For me, it really doesn't matter whether it's him or one of the big three. I just try to go in there and give my best.
Q. What are the most important things you've learned over the years by watching and playing against the big three?
DOMINIC THIEM: I mean, it's a long story with them. Well, I started to watch Roger when I was only probably seven or eight years old. When he faced the first time Rafa in Roland Garros, I was only I guess 11.
First of all, I was watching, admiring them. Then when I got bigger and older, I was still watching them and trying to learn from them, trying to put the great parts what they have in their games into my game. Then finally the last stage what I came to was playing against them.
With every single match, doesn't matter if it's a win or a loss against them, it was a huge, huge experience for me. I learned a lot from every single match of them, against them, also every win against these three players, which are without a doubt the three greatest players which ever played that sport. So every win against them was a huge boost of confidence and a huge experience.
Well, throughout the years, first only watching, then watching and learning, then playing them. Was great experiences. Definitely they are also a part of the player I became now.
Q. There are not many opponents that you have beaten seven times out of nine. You mentioned the last match in Australia, which was very difficult. Is this situation a mental boost for you because you are psychologically stronger, or it's going to be more tension for you?
DOMINIC THIEM: I try not to think about both options. I mean, it's nice that I'm in front in the head-to-head 7-2. When we both step on the court on Sunday, it doesn't matter anymore. I mean, the moment we start the finals, we both want to win with everything we have. That's all I focus on.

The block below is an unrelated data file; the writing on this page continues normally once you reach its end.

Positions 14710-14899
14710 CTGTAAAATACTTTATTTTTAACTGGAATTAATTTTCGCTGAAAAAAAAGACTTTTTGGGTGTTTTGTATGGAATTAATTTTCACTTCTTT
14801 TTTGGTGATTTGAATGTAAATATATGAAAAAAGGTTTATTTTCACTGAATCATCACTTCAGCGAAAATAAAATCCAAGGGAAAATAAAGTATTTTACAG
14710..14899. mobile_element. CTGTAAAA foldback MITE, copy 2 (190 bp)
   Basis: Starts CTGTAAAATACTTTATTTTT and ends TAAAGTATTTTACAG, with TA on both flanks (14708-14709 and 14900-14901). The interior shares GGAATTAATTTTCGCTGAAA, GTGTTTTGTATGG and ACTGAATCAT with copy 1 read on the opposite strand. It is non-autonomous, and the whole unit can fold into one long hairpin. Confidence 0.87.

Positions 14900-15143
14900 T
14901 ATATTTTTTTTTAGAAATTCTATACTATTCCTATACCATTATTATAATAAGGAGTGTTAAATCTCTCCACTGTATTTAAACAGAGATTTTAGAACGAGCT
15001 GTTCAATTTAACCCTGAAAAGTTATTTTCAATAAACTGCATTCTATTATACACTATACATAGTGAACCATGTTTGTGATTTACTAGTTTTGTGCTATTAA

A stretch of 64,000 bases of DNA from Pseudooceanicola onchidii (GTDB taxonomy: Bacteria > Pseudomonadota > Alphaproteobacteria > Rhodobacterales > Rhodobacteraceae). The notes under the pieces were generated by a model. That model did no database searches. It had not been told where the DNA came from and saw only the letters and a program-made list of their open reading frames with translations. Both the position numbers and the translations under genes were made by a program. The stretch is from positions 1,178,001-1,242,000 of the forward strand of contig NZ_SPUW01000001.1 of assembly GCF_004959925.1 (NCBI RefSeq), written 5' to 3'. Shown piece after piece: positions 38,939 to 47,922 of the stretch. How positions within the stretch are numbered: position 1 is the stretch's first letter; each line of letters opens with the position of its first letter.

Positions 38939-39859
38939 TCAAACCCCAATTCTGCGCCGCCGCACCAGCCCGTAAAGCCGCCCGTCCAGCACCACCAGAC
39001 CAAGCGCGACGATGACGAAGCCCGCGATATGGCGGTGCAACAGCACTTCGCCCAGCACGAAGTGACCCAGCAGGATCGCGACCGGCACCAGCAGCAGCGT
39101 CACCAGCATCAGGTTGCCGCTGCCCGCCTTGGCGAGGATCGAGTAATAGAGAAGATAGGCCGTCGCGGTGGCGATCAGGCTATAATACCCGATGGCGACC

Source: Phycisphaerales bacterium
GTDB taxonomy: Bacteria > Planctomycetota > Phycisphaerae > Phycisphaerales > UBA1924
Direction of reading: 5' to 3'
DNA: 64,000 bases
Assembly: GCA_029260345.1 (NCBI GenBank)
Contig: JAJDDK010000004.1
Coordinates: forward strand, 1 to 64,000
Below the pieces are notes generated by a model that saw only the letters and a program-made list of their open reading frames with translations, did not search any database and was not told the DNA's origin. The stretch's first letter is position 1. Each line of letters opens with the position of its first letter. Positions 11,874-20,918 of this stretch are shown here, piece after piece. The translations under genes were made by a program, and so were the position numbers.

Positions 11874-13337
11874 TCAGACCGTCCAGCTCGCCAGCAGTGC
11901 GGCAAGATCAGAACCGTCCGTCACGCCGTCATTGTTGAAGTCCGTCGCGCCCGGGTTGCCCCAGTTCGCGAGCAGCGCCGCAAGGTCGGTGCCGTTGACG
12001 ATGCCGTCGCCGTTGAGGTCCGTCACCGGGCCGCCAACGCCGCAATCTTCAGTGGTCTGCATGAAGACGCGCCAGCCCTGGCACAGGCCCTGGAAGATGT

A good record against Sascha, it doesn't help me at all. I expect a very tough, very open match. I guess that's what it's going to be.
Q. You've put your whole life into tennis. What would it mean to lift the US Open trophy Sunday?
DOMINIC THIEM: It's the biggest goal and also the biggest dream I have in my tennis career since a few years. I mean, since the moment I realized that maybe one day I can make it, and especially since I played the first finals of the French Open '18. This was the biggest goal I want to achieve.
It was really tough to digest that loss in Australia as I was super close back then. I'm happy that I gave myself pretty short time after that another chance with this win today, with the finals on Sunday.
Of course, it's pressure for me. At the same time I try to think not too much about it, no. At one point definitely I'll try everything to achieve the goal, to win the final on Sunday. On the other hand I face a great, great opponent.
He's also more than capable of winning that final. If it's not going to happen on Sunday, well, I have to continue working and maybe get the chance at another slam. Well, the chance is now on Sunday. I'll try everything to make it.
Q. What do you think could be the most important factors with the final and when you're playing that match? What's going to be crucial in there? And the fact that both of you are going for a first major title, will that also be a factor?
DOMINIC THIEM: That will be a factor, definitely. I think it's huge pressure for both of us. Both of us, we are working very hard since a long time to achieve that title. One of us going to make it on Sunday.
I think for me the most crucial point is the return of his serve, because his first serve is one of the if not the best out there right now. It's so fast, so precise. That will be a key point, I guess. Try to put many balls back in play.
Then, of course, also watch a little bit the semis in Australia, which was a great tennis match - probably the best match of the nine we played so far. Yeah, then I'll give it all on Sunday.
FastScripts Transcript by ASAP Sports